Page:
If someone asks me what something is worth because I am the expert, I tell them the retail price followed by my offer. Now the person knows the actual value of their possession I have established myself as the expert with them. This way I never have to fear that the person will find that I have I cheated him/her. The people you’re dealing with know you have to make a profit to stay in business so they usually won’t be offended by your offer, especially if they consider you to be someone who is trying to help them. I once had another dealer ask why I felt inclined to educate everyone and my response was that I have to live with myself.
If, however, I attend a house or garage sale and something is priced for the whole world to see and no one has asked my opinion, it isn’t my duty to give it and it is perfectly okay for me to buy the item at the price quoted. I do have some reservations about that way of buying if the person is completely out of bounds. This happened to me early in my career when I attended a garage sale. I think you will see the merit of this story. There was a young girl conducting the sale and I was startled as I looked over the items being offered. A piece of Daum here, a wonderful carnival glass plate there and even a beautiful Rookwood vase sitting on the table. All were priced below $20. I asked the girl whose things they were and she said “My grandmother’s.” I asked her to stop the sale and she did. Her grandmother was in the house so I talked to her about the value of her items. I hope she had someone look at everything because I suggested that they be auctioned. I didn’t buy a single item from that sale but the great feeling I had when I left that house couldn’t be bought.
It wouldn’t be fair for me not to share with you what isn’t fair: A dealer I know entered a lady’s home and immediately spotted a painting over her couch. The lady asked what the painting was worth and he told her $300, which she happily accepted.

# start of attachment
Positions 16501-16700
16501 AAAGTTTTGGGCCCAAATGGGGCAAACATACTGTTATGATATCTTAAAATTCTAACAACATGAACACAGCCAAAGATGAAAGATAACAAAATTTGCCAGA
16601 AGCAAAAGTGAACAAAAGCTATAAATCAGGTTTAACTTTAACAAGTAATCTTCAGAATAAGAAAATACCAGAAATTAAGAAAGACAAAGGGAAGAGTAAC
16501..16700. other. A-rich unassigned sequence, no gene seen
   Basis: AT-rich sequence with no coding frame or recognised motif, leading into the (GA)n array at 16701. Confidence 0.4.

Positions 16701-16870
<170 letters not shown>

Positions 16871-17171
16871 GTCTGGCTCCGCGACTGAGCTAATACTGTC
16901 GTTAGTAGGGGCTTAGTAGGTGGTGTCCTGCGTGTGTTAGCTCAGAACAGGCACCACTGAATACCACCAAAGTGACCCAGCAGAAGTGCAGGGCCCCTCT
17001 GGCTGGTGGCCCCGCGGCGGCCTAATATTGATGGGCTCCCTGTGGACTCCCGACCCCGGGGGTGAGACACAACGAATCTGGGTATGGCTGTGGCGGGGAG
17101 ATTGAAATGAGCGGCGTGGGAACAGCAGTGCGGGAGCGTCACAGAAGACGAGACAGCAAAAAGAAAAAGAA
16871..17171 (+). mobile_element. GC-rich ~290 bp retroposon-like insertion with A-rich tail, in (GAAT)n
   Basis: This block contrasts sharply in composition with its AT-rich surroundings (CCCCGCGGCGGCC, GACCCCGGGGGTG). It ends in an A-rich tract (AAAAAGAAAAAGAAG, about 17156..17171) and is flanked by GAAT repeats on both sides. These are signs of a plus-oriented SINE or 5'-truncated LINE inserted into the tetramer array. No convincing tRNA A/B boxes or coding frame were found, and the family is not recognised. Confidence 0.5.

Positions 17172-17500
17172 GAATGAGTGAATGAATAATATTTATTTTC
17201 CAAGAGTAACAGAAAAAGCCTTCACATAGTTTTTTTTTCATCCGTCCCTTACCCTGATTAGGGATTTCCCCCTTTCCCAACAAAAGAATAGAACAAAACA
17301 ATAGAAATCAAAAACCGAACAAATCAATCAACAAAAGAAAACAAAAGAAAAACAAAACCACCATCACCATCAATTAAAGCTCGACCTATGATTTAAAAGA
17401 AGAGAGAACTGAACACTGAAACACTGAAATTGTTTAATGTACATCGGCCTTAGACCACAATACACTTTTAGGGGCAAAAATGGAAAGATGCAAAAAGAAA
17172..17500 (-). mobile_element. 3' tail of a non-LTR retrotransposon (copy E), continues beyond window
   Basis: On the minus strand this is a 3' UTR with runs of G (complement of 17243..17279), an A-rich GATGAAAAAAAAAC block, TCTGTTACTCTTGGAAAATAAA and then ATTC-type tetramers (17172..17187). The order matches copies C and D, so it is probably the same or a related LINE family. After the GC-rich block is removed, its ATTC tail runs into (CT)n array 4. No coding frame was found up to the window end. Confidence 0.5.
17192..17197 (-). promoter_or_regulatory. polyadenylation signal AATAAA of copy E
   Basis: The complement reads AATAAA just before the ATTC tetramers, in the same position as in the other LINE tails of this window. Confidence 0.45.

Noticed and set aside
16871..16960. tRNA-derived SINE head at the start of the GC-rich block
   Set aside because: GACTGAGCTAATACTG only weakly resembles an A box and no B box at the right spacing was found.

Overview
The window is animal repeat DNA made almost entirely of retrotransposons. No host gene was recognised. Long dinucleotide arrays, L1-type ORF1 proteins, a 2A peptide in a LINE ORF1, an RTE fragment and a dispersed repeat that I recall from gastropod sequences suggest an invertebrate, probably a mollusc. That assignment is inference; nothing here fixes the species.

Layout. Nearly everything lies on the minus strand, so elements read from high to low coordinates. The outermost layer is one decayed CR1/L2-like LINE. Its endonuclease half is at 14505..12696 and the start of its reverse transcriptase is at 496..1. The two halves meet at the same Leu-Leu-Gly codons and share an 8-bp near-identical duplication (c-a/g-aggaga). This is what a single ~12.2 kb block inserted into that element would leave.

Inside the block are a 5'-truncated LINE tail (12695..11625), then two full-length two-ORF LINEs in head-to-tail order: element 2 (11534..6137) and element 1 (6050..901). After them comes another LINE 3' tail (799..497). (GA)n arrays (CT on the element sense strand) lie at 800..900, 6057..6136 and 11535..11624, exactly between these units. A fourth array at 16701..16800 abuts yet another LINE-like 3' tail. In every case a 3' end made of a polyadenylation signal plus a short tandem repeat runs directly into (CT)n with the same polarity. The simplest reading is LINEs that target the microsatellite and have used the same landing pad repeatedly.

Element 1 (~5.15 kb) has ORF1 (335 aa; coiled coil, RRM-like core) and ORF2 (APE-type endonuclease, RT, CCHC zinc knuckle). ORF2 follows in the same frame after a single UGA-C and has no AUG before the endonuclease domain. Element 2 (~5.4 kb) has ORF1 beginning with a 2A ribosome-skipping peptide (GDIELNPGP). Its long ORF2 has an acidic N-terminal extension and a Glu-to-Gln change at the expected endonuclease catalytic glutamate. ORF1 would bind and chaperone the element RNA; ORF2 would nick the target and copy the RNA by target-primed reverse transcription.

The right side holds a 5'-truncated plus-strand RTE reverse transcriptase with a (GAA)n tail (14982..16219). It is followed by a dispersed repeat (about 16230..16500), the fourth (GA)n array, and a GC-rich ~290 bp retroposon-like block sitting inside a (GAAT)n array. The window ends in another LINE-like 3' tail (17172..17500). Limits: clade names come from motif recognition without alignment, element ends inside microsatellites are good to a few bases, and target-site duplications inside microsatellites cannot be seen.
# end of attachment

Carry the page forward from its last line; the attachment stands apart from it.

The dealer was asked the value because of his position as an expert, yet the value of the painting was actually closer to $80,000 than $300. Now that isn’t fair.And no, I wouldn’t have slept well that night if I had been the dealer. Only on rare occasions will one deal retire you, so it is important that you be able to trade with your customers more than once. It’s like the old fable: You don’t want to be greedy and kill the golden goose.
Then, there’s the saying, “You can tell the value of a man by the truthfulness of his word.”
If it is your desire to be an antique dealer for a long period of time, it will be to your advantage to remember the Bible verse: “Do unto others as you would have them do unto you.” ?
Daryle Lambert, with more than 45 years of experience in the antiques and fine art communities, is the founder of the Daryle Lambert Antiques and Collectibles Club. He is also the author of “31 Steps to Your Millions in Antiques and Collectibles” and blogs daily on his website www.darylelambert.com, where he may be reached.